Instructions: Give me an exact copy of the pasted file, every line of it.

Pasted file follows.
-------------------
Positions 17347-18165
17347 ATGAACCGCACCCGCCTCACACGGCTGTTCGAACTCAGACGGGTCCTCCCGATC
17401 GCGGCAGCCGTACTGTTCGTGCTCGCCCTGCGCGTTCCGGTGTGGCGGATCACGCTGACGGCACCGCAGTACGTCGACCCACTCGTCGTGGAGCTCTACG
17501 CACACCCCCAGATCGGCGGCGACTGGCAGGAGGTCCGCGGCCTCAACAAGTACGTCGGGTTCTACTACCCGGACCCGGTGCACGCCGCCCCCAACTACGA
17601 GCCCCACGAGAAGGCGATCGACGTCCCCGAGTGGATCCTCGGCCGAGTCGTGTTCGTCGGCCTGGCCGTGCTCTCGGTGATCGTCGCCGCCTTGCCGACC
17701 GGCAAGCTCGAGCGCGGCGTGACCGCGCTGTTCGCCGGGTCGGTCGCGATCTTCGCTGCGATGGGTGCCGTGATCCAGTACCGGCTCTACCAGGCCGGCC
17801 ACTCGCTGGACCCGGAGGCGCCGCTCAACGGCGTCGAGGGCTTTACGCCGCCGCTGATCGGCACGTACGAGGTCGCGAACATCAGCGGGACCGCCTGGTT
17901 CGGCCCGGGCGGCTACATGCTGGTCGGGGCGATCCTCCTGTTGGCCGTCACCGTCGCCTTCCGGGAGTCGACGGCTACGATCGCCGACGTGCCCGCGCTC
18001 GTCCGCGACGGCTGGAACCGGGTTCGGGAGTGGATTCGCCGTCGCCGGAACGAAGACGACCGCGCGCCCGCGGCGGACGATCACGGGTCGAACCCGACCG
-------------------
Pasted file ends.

Positions 17347-18165
17347 ATGAACCGCACCCGCCTCACACGGCTGTTCGAACTCAGACGGGTCCTCCCGATC
17401 GCGGCAGCCGTACTGTTCGTGCTCGCCCTGCGCGTTCCGGTGTGGCGGATCACGCTGACGGCACCGCAGTACGTCGACCCACTCGTCGTGGAGCTCTACG
17501 CACACCCCCAGATCGGCGGCGACTGGCAGGAGGTCCGCGGCCTCAACAAGTACGTCGGGTTCTACTACCCGGACCCGGTGCACGCCGCCCCCAACTACGA
17601 GCCCCACGAGAAGGCGATCGACGTCCCCGAGTGGATCCTCGGCCGAGTCGTGTTCGTCGGCCTGGCCGTGCTCTCGGTGATCGTCGCCGCCTTGCCGACC
17701 GGCAAGCTCGAGCGCGGCGTGACCGCGCTGTTCGCCGGGTCGGTCGCGATCTTCGCTGCGATGGGTGCCGTGATCCAGTACCGGCTCTACCAGGCCGGCC
17801 ACTCGCTGGACCCGGAGGCGCCGCTCAACGGCGTCGAGGGCTTTACGCCGCCGCTGATCGGCACGTACGAGGTCGCGAACATCAGCGGGACCGCCTGGTT
17901 CGGCCCGGGCGGCTACATGCTGGTCGGGGCGATCCTCCTGTTGGCCGTCACCGTCGCCTTCCGGGAGTCGACGGCTACGATCGCCGACGTGCCCGCGCTC
18001 GTCCGCGACGGCTGGAACCGGGTTCGGGAGTGGATTCGCCGTCGCCGGAACGAAGACGACCGCGCGCCCGCGGCGGACGATCACGGGTCGAACCCGACCG